The Baytown Outlaws
The Baytown Outlaws Film Review
This knockabout comedy has much to recommend it. The three leads are extremely engaging and the set pieces are shot with much flair. Stylistically it owes much to films like Lock Stock and Two Smoking Barrels as the seemingly simple job escalates into something far more complicated (and, for the viewer, comic). However, what ends as a rough and ready comedy does not begin that way.
From the off, The Baytown Outlaws establishes itself as a vicious, tough, grindhouse movie. The titular outlaws are presented as despicable and unforgiving. The three hillbillies demonstrate extremely violent tendencies which make their ultimate redemption very hard to swallow.
This is all handled in a comic book manner and the director is clearly influenced by other directors who prove to be a hard act to follow. Quentin Tarantino deserves a nod with the film’s Kill Bill premise, Matthew Vaughn’s Kick Ass presence is felt and the twisty turny plot owes much, as has been said, to Guy Ritchie’s Lock Stock. All very good touchstones, but The Baytown Outlaws fails to live up to them.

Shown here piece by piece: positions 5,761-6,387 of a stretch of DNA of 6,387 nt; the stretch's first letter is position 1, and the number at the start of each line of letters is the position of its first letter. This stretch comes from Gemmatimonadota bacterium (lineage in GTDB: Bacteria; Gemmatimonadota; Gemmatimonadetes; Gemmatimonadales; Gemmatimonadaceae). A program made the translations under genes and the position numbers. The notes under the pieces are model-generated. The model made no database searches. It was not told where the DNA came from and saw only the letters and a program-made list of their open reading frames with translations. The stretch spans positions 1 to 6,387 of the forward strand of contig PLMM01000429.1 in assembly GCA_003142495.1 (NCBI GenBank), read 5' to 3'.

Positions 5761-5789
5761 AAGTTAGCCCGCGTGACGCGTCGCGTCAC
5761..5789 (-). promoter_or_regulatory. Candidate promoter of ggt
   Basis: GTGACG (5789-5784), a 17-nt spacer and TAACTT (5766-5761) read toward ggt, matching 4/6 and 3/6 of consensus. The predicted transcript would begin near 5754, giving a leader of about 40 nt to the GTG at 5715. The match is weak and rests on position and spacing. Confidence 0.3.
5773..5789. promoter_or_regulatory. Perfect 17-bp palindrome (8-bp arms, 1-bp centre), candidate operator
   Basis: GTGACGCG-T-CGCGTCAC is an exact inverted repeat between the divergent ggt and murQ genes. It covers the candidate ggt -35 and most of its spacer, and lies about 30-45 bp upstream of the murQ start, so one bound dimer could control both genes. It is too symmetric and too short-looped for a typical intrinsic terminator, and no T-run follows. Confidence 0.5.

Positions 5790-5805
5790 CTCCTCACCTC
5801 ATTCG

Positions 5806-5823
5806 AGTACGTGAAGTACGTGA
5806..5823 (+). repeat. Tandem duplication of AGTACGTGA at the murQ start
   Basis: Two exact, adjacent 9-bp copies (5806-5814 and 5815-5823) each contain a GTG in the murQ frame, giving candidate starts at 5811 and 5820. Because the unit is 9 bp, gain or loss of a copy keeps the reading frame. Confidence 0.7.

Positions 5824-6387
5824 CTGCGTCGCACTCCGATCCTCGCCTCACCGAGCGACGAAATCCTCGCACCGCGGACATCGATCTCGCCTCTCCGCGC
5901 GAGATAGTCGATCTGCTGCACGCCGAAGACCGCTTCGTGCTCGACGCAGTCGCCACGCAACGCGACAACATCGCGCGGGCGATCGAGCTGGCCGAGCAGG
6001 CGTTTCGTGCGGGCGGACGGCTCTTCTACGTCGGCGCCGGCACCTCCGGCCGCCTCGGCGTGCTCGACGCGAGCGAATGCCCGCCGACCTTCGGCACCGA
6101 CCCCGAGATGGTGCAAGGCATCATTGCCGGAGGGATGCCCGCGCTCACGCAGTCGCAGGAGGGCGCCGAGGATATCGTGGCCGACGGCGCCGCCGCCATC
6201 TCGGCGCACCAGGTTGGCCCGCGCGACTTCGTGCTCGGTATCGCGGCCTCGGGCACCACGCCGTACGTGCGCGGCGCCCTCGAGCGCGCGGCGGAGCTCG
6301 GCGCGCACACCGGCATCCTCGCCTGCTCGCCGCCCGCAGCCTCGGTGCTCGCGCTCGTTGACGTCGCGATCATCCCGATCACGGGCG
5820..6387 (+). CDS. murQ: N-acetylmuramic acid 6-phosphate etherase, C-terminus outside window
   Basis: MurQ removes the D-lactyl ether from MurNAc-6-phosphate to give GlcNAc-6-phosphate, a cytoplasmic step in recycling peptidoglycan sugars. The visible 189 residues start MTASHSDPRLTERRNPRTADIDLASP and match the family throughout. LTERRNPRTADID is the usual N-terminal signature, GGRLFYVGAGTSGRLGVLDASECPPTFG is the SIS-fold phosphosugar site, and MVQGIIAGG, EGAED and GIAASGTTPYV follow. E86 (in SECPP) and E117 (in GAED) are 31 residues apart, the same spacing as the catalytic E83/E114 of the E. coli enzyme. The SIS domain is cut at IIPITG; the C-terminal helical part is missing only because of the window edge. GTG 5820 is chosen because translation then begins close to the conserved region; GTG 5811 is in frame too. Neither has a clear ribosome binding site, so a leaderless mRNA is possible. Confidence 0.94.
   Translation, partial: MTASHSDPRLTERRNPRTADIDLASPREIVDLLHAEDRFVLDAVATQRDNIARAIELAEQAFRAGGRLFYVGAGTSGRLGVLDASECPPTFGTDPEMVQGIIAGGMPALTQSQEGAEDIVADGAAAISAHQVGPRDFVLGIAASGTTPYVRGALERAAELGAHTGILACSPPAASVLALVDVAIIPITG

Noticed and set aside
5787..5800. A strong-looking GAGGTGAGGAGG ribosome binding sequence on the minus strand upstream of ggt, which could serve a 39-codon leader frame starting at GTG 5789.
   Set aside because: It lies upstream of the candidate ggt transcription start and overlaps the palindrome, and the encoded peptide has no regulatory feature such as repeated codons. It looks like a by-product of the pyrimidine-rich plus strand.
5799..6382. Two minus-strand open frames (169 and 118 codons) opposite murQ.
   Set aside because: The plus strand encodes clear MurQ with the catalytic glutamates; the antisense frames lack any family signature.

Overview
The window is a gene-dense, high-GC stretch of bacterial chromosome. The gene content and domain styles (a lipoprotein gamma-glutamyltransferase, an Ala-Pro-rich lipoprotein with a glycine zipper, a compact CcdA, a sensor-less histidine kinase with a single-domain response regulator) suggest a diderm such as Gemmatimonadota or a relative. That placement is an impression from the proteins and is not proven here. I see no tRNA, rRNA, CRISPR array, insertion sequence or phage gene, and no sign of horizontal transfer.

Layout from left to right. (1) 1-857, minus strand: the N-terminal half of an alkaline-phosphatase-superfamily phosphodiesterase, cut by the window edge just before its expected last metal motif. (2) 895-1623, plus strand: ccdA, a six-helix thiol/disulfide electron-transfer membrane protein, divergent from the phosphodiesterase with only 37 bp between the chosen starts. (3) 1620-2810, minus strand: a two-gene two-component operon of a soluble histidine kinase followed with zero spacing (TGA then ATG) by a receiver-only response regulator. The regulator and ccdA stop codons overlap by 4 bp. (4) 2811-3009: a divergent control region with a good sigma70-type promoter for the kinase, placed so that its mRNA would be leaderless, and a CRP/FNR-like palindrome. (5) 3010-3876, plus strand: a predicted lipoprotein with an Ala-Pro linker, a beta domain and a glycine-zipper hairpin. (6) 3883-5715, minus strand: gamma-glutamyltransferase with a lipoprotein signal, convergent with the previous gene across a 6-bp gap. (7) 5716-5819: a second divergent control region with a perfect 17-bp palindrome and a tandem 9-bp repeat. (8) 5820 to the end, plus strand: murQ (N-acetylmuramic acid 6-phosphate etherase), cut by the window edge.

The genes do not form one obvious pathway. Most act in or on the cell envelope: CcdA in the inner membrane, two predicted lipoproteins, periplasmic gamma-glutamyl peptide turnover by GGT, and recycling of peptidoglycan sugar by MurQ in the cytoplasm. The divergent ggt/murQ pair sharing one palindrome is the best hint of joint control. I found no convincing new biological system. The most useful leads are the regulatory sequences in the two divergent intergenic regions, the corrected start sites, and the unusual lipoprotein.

The actors playing the Oodie brothers are all engaging, particularly Daniel Cudmore. He brings much pathos to his mute giant who talks through a speak and spell hanging round his neck like a mutant Stephen Hawking. Eva Longoria, fresh from Desperate Housewives, has no business being in the film and Billy Bob Thornton is on auto pilot, taking a break from his more taxing roles. That said, the movie zips along at quite a pace and provides great set pieces involving native Americans and red hot biker chicks with attitude.
An entertaining 90 minutes then which will not live long in your memory but could act as a springboard for the lead actors.